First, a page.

CEDAR RAPIDS — The Linn County Attorney said Friday he does not anticipate criminal charges against Joe Stutler, despite County Auditor Joel Miller’s request that his former campaign rival be arrested.
County Attorney Jerry Vander Sanden said he does not believe Stutler violated Iowa Code when he removed an absentee ballot Thursday from a polling place, as Miller alleged.
In addition, Vander Sanden expressed concern over the auditor’s request to have Stutler — who lost to Miller in the June Democratic primary — arrested over it.
“I can’t see that Joe Stutler committed a violation of any nature, technical or otherwise,” said Vander Sanden, also a Democrat. “At this point, it’s my legal opinion that the Linn County Auditor is acting beyond the scope and authority of the law. ... To have your political opponent arrested under color of law for a technical violation that you did not witness strikes me as an abuse of process.”
Vander Sanden, who said he hasn’t seen a situation like this in his 33 years with the Linn County Attorney’s Office, said he plans to investigate further.
On Thursday, Miller issued an “order” to police to arrest Stutler, saying he had written statements about an incident earlier that day at the Linn County Auditor’s Office polling place.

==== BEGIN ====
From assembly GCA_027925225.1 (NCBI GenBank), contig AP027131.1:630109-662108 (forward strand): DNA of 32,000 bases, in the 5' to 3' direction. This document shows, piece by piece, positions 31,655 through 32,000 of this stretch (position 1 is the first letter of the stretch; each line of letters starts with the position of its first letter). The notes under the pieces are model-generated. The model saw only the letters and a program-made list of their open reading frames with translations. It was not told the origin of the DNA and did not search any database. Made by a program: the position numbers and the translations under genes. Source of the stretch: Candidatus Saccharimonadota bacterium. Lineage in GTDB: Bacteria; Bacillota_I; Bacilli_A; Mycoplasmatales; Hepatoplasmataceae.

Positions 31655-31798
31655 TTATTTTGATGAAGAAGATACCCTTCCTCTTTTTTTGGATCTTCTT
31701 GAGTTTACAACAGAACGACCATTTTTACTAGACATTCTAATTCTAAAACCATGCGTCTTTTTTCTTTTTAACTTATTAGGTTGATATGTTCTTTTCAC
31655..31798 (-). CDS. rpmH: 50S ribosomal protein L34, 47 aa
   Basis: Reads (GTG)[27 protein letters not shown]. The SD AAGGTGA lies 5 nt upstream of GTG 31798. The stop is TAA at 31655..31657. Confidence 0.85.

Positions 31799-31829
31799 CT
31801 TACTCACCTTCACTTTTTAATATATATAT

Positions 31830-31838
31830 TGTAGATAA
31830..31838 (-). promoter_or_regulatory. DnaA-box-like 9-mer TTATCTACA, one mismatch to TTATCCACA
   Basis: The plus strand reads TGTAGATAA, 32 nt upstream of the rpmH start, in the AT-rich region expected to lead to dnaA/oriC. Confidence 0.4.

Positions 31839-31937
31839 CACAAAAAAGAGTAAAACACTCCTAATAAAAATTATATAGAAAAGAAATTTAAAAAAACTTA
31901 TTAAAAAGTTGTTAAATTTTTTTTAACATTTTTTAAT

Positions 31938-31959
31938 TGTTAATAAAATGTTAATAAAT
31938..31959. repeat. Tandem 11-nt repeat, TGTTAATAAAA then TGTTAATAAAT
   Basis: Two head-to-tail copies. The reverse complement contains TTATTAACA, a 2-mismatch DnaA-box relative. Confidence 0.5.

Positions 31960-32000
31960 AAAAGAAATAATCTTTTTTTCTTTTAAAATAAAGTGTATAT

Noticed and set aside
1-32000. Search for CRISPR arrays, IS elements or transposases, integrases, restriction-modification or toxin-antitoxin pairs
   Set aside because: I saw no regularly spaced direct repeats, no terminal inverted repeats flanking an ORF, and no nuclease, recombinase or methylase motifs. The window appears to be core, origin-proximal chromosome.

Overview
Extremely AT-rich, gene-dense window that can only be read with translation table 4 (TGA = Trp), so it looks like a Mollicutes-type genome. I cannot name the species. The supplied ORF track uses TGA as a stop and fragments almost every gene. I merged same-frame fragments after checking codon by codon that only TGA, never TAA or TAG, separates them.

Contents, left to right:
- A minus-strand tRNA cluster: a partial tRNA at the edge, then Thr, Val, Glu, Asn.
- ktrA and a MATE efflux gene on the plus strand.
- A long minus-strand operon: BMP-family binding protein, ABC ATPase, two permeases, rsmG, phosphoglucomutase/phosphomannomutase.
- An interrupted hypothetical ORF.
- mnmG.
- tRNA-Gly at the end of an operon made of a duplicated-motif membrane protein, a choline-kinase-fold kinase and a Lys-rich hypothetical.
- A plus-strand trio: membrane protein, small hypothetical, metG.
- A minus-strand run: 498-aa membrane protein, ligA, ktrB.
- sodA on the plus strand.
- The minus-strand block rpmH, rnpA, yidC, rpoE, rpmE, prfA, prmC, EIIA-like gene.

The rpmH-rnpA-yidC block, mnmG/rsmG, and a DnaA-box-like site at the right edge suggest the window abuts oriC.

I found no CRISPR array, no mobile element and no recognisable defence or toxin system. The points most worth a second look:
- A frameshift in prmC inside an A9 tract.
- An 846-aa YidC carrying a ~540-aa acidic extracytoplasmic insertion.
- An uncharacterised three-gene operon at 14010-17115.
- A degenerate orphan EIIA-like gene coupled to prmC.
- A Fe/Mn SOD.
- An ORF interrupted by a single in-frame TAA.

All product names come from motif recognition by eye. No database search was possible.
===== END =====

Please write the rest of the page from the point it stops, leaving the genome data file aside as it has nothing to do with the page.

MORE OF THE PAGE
Three precinct workers indicate in the statements that Stutler went through the normal process to receive his absentee ballot, but took it away from the polling boxes for early voting and began filling it out next to the men’s restroom. Stutler also took a cellphone photo of his ballot, statements show.
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Miller asserted the actions constituted “Election Misconduct in the Second Degree,” an aggravated misdemeanor.
“He knew it was inappropriate and against the law to be doing what he did and yet he flagrantly came and just did it — I think to just test us or test the system, and this is not a year for people to be testing the system,” Miller said.
However, Stutler, who said he left the polling place to use the restroom, said he hadn’t done anything wrong. He has not been arrested.
“I don’t think I’ve violated any laws,” he said in an interview Friday.
Vander Sanden said Miller erred in his analysis of Iowa Code. He described a precinct official’s authority to have someone arrested as a “last resort” to restore order if a precinct becomes unruly. And the rule applies to Election Day, not to absentee ballots, Vander Sanden said.
He questioned why Miller issued such an order even though he had not seen the incident.
“I’m also looking at the actions that were taken by Auditor Miller in drafting what he purports to be a legal order that directs a peace officer to arrest a political opponent,” he said.
Miller argued that Vander Sanden — who had made a contribution to Stutler’s campaign — should refer the case to the Iowa Attorney General’s Office instead.
Miller and Stutler have a thorny past. Both traded barbs — including questioning each other’s military records — before the primary.
Miller said this had nothing to do with that.
“I asked myself before I did this, ‘Would I do the same thing if it was anybody else?’ And the answer has to be yes,” Miller said. “I have a duty to report these things, what happens to it after I order the arrest of someone is up to law enforcement.”